Each year during the month of August the intensity reaches a fever pitch. Sweat pours from the brow of those preparing to enter the fray. The coaching is intense from those who will never, themselves, challenge the opposition face-to-face. To them the rules are irrelevant. Rather, it is winning at all costs. Of course I am referring to the August Congressional recess.
While we have long been accustomed to a rhythm of the political year that revolved around budget deadlines and the campaign season in election years, we must now add the sultry month of August as a crucial component of the political calendar. When did August become the month for an annual round of bloody, full contact politics? Clearly, according to many, we have the TEA Party to thank for that, along with the continued evolution of non-competitive districts for the United States House of Representatives.
The combination of these two phenomena added to a more intense than normal antipathy for an incumbent president has produced a transition in this month once given to downtime in the world of politics. August once allowed those who represented us in Washington the leisure time to “press the flesh,” eat the last of the season’s watermelons and admire the jellies, pickles and livestock at a series of county fairs.
In the summer of 2009, however, we observed the maturation of the TEA Party into a fully-armed political fighting force. In that summer we witnessed the height of confrontational town hall meetings and public demonstrations the likes of which we had not seen since the anti-war movement of the 1970s.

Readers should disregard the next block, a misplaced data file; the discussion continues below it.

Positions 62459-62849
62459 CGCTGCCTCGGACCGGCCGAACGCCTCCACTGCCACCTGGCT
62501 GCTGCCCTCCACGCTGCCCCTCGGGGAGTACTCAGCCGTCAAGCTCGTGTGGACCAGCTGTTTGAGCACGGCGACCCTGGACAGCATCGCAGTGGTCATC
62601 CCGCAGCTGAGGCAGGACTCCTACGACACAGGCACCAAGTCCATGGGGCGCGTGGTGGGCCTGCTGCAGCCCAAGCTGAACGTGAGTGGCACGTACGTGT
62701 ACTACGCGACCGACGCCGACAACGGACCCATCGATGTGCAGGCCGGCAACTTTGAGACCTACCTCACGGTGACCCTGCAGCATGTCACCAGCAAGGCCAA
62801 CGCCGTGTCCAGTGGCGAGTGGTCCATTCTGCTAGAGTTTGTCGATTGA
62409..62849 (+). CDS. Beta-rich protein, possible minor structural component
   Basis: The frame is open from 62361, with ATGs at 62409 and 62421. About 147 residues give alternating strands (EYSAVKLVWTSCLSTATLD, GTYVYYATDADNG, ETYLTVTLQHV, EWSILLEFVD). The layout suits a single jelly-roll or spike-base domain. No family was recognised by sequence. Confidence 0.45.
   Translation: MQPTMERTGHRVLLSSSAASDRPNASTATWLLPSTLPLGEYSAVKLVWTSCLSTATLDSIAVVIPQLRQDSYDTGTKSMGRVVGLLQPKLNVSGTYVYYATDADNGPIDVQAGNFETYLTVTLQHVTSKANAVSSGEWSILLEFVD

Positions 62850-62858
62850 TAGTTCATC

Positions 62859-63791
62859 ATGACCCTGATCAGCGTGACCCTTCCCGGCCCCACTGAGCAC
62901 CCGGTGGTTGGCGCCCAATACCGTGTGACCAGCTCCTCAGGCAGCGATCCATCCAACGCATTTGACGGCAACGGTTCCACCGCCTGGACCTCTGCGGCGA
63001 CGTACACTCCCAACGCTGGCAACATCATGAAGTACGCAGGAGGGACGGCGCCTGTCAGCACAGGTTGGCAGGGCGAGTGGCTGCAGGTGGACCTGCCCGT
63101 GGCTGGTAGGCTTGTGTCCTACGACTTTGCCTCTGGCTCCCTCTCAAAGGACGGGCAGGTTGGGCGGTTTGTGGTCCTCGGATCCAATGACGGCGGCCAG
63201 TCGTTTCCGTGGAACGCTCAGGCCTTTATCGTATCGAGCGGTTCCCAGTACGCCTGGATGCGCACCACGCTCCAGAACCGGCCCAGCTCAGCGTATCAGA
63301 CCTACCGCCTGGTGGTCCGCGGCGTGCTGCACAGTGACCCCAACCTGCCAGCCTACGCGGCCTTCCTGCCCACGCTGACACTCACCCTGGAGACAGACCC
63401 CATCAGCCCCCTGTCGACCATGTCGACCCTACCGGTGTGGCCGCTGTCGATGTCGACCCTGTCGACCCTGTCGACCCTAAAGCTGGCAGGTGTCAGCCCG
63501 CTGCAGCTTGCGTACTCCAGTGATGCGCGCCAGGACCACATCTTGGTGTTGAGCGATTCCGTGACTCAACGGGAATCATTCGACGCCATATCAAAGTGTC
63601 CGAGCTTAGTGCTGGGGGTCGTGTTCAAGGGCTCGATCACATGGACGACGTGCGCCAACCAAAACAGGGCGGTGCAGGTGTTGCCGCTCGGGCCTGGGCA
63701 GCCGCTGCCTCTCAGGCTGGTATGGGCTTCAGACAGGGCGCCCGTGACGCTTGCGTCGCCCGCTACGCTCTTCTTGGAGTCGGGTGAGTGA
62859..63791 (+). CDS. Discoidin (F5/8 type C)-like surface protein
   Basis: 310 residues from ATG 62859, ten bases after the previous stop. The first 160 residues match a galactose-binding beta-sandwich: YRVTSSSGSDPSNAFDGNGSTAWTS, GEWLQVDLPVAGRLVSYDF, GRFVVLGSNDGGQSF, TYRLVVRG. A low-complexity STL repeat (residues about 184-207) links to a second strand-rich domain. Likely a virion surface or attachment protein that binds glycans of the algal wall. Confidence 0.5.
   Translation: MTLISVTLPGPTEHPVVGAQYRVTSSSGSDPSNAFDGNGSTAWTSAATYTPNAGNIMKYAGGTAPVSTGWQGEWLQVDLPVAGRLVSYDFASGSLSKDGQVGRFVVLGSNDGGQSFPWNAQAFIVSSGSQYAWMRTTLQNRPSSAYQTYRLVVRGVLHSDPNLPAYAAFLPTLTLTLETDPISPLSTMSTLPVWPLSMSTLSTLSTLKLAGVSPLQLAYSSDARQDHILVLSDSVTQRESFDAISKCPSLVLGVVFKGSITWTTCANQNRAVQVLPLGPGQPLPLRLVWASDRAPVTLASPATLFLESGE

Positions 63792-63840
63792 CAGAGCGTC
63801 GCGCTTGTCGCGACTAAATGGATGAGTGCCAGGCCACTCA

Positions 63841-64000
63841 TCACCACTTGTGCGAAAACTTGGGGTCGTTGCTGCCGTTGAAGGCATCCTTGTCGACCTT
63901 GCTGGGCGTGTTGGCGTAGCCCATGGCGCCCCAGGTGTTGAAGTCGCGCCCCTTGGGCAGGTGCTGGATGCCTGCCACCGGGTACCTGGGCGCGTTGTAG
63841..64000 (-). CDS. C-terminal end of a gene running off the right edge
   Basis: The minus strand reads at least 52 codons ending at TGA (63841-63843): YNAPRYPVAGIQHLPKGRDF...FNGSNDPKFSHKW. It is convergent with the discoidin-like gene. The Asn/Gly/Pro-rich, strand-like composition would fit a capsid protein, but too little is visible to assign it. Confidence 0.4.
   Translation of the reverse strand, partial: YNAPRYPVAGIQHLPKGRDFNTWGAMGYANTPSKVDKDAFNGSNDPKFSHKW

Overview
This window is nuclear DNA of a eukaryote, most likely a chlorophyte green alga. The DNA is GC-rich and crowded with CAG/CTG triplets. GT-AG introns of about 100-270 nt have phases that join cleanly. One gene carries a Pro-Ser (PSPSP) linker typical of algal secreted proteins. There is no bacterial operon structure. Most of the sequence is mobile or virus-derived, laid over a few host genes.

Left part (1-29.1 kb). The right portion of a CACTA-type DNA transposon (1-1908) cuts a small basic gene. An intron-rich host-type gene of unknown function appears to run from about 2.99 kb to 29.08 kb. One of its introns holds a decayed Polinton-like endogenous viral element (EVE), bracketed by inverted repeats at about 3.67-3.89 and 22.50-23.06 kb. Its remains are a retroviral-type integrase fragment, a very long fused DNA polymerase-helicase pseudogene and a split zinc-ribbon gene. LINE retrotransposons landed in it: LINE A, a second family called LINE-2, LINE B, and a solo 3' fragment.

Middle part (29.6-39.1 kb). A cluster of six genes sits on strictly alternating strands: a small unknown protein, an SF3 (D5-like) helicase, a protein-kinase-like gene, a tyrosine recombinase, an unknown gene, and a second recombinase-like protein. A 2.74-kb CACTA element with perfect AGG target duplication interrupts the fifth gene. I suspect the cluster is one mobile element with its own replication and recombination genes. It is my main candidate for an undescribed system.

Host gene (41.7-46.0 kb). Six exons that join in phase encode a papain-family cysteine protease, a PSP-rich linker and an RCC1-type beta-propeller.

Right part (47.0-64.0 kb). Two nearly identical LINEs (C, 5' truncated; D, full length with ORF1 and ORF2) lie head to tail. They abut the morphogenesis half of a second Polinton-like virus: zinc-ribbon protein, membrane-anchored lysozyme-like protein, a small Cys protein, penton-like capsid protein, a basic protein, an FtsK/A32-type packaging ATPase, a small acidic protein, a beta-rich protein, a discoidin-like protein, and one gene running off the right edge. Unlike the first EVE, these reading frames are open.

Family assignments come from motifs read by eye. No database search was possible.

August has become the month of access for citizens and the time of face-to-face accounting to the base of support for those who represent them. The TEA Party has brought an intensity and a demand to avoid compromise at all costs to the front of the room.
At the same time, decades of increasingly technical redistricting efforts have, in many districts, served to purify the political base to the point that the party of the majority in a district is rarely if ever in doubt.
Nate Silver, who came to our attention for his uncanny accuracy during the 2012 Presidential election, perhaps best describes this scenario. Silver stated in a New York Times article that in 1992 there were 103 out of the 435 House districts that were competitive between the Democratic and Republican parties. Now he estimates that only 35 out of 435 are competitive between the two parties. By the same token, Silver shows that those districts that are certain victories for one or the other party have increased from 123 (65 Democratic and 58 Republican) in 1992 to 242 (117 Democratic and 125 Republican) today.
This combination of TEA Party fervor and the lessening need to even think in bi-partisan fashion has produced an environment for summer vacation that is fast becoming a dicey situation. The fact that the TEA Party in Republican districts and to a lesser extent liberal groups in Democratic districts insist on broaching no compromise makes the fear of a fractured base and a primary challenge arising out of one’s own party a more salient fear than the old-timey inter-party rivalry.
In a sense, just as is the case with thousands of football teams laboring against each other in the hot August sun, September will bring about the real contests. Certainly “the base” has made August the season of intense political workouts and preparation for the contests to come. Augmented by the new technology made available through cell phones and YouTube and other media outlets at our fingertips we all get to examine each position, each gaffe.
Unfortunately, in a system that was built on sometimes intense bargaining to reach decisions the message from “the base” to those who represent them is to engage in compromise at your own peril.
(Daily Corinthian columnist Dr. W. Marty Wiseman is professor of political science and director of the John C. Stennis Institute of Government, Mississippi State University. His e-mail address is firstname.lastname@example.org.)